20 Ways CW's The Flash Is Different from Comics
FLASH FACT: The CW's The Flash might just be the most loyal adaptation of a DC Comics property to ever come across our screen. However, there might be a few details that that differ Grant Gustin's Barry Allen to the version in The Flash comics.
Ranker Comics has compiled a list of 20 differences between the The Flash the TV show and DC Comics's version of the character. Producers of the hit CW show have been doing their homework and are definitely fans of the comic - it's just that sometimes things need to be changed for a different medium. So if you're as old as Jay Garrick and new to the show, or if you're a CW zombie that's getting hip to the super hero trend, Ranker Comics has got you covered!
- 1586 VOTES
Joe West Doesn't Exist in the ComicsMuch like Captain Lance on Arrow, Joe West doesn't exactly exist in the comic. Sure, Iris has had a father in different incarnations, but none are like Jesse L. Martin's version of the character. The character might have been added to aid Barry Allen in the police department while also providing a father figure for Barry and Iris.
- 2503 VOTES
Joe Isn't Barry's Foster Father in the Comics
Joe isn't Barry's foster dad mostly because he doesn't exist in the comics.Instead, the man who raised Barry Allen was named Darryl Frye. Frye was a police officer who was having an extramarital affair with Barry's mom, Nora Allen, before her death. When Nora was murdered, her husband was framed for the crime and Darryl took Barry in and raised him as if he were his own.
- 3482 VOTES
The Flash Didn't Get His Powers from the Particle AcceleratorPhoto: Flash: Rebirth / DC Comics
On The Flash, Barry Allen was given the power of super speed after the explosion of the Particle Accelerator during a thunderstorm. Barry was bombarded with energy from the explosion, then struck by lighting which thrust him into a cabinet of chemicals. He awoke from his coma with super speed and became the Flash!In the comics, there was no exploding Particle Accelerator. Barry Allen just happened to be in his laboratory when a freak lighting bolt struck him and covered him in chemicals from the broken bottles. Although the origins are similar, the Particle Accelerator has been a key plot component for much of the first season of The Flash.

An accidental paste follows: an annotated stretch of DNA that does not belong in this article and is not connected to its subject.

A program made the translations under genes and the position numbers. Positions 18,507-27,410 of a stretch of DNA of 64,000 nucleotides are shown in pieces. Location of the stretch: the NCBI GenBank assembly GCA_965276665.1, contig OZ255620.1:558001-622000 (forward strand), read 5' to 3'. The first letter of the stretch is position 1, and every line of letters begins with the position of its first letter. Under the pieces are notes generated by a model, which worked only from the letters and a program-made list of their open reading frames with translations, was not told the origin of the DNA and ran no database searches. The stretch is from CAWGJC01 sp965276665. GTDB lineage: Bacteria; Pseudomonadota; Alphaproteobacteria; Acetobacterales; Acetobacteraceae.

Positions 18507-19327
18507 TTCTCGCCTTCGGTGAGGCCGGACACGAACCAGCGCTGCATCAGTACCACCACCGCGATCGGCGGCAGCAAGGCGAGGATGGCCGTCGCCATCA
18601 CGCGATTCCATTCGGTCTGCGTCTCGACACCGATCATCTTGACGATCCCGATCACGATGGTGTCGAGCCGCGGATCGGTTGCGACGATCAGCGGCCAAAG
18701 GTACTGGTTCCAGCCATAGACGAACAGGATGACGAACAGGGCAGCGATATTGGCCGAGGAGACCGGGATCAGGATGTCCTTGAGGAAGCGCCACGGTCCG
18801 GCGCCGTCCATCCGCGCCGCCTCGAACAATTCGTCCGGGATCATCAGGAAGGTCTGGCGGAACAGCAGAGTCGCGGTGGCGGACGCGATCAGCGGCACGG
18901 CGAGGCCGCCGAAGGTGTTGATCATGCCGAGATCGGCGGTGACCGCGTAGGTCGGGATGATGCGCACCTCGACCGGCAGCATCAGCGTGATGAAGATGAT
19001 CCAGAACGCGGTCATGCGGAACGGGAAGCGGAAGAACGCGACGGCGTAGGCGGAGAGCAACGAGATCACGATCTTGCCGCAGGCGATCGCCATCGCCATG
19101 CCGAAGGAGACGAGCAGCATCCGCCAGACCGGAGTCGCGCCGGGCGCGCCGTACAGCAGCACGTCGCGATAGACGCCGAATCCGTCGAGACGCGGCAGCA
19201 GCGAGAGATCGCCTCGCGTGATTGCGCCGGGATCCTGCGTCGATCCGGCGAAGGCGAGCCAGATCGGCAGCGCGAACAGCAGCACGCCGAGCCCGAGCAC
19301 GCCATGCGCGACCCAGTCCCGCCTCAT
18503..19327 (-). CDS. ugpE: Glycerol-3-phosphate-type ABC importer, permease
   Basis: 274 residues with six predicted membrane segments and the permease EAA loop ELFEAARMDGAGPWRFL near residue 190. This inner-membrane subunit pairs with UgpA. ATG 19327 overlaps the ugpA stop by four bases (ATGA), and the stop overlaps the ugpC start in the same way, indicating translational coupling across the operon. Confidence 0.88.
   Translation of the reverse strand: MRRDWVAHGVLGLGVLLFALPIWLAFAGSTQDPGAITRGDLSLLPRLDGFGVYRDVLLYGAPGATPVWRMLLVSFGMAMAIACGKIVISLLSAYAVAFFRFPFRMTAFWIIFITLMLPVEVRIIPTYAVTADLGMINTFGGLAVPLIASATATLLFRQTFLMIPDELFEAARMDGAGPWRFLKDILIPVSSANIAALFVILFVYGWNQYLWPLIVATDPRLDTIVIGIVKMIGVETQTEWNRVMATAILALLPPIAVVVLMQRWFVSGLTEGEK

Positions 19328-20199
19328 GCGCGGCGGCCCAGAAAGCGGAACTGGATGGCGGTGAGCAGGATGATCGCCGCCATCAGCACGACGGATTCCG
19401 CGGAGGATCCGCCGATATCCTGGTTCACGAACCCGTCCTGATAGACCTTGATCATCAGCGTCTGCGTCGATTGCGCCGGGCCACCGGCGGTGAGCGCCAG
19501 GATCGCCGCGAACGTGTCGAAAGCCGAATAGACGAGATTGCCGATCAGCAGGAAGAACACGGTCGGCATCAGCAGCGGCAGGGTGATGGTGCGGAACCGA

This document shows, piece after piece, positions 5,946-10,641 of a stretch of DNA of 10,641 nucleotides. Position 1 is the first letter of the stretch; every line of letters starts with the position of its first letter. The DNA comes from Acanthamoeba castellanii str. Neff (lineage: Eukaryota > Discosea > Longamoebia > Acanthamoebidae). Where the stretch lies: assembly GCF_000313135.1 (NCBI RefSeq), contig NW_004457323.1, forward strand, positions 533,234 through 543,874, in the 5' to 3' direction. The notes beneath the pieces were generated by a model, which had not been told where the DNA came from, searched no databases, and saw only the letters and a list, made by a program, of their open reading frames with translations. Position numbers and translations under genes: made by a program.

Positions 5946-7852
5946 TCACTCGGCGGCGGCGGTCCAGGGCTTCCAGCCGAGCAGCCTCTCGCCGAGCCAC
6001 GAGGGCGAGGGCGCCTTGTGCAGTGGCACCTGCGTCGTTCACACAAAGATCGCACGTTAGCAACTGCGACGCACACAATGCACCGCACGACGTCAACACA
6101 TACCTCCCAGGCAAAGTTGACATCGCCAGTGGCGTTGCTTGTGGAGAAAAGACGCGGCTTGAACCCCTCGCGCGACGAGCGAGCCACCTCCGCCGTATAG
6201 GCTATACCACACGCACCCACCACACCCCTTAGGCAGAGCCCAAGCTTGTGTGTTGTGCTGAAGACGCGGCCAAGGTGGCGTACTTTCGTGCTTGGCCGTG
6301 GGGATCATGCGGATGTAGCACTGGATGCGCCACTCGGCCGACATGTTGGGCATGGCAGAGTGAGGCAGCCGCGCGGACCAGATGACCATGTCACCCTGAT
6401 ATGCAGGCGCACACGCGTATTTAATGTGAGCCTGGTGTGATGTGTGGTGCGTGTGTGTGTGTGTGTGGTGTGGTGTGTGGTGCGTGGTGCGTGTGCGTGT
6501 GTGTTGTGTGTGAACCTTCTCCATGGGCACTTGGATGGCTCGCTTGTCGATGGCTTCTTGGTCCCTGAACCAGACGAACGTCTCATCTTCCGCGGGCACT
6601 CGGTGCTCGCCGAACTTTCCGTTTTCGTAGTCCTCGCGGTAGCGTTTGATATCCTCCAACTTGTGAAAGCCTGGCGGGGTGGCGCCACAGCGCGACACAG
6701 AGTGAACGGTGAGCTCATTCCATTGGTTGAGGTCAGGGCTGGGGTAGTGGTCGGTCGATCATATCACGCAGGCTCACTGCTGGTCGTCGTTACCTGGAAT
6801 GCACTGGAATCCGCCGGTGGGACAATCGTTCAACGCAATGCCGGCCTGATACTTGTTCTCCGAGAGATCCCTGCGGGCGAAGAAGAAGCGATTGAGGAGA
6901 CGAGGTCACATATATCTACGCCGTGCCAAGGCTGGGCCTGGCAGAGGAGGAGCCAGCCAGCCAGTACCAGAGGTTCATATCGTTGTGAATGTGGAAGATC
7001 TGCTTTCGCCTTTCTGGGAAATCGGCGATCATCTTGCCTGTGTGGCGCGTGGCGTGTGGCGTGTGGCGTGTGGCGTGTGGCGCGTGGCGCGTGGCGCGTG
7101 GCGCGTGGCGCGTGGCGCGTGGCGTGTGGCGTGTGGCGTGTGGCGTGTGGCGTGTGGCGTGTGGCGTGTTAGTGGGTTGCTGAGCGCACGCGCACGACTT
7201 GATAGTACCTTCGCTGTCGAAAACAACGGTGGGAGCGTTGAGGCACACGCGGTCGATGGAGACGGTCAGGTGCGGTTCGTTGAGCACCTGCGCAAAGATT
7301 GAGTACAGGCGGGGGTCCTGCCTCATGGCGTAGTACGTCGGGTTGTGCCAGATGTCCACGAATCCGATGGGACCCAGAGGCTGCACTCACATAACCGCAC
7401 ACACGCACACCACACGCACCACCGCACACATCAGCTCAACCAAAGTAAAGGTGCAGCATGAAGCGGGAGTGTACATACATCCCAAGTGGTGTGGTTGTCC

- 4463 VOTES
The Identity of Harrison Wells Isn't in the ComicAlthough it has since been revealed that Dr. Harrison Wells is actually Eobard Thawne/The Reverse Flash, almost everyone knows him by his secret identity. In the comics, Thawne never uses the name Harrison Wells. The name might be a nod to science fiction writer H.G. Wells, thrown in by the writers.
- 5452 VOTES
Caitlin Snow Is Still a Good Guy on TV
Caitlin Snow, as played by Danielle Panabaker, is actually a new addition to DC Comics's stable of characters. Unfortunately, after an accident in the Arctic Circle while working for S.T.A.R. Labs, Caitlin's DNA is infused with the chemicals in the coolant system - creating the heat vampire Killer Frost.Although The Flash's version has yet to meet such a grisly fate, there have been several other versions of Killer Frost in the comics and other media. That means Panabaker's character is safe... for now!
- 6379 VOTES
S.T.A.R. Labs Is More of a Superman Thing
S.T.A.R. Labs is essentially the headquarters of Team Flash. The former home of the Particle Accelerator is the command center for Dr. Harrison Wells, Caitlin Snow, Cisco Ramon, and Barry Allen.This is not the case in the DC Comics version of The Flash. Although S.T.A.R. Labs is all over the DC Universe and has research centers everywhere, their main base of operations has been in Superman's home of Metropolis. It first appeared in Superman #246 and frequently assists in Superman's missions (if they aren't the cause of it in the first place).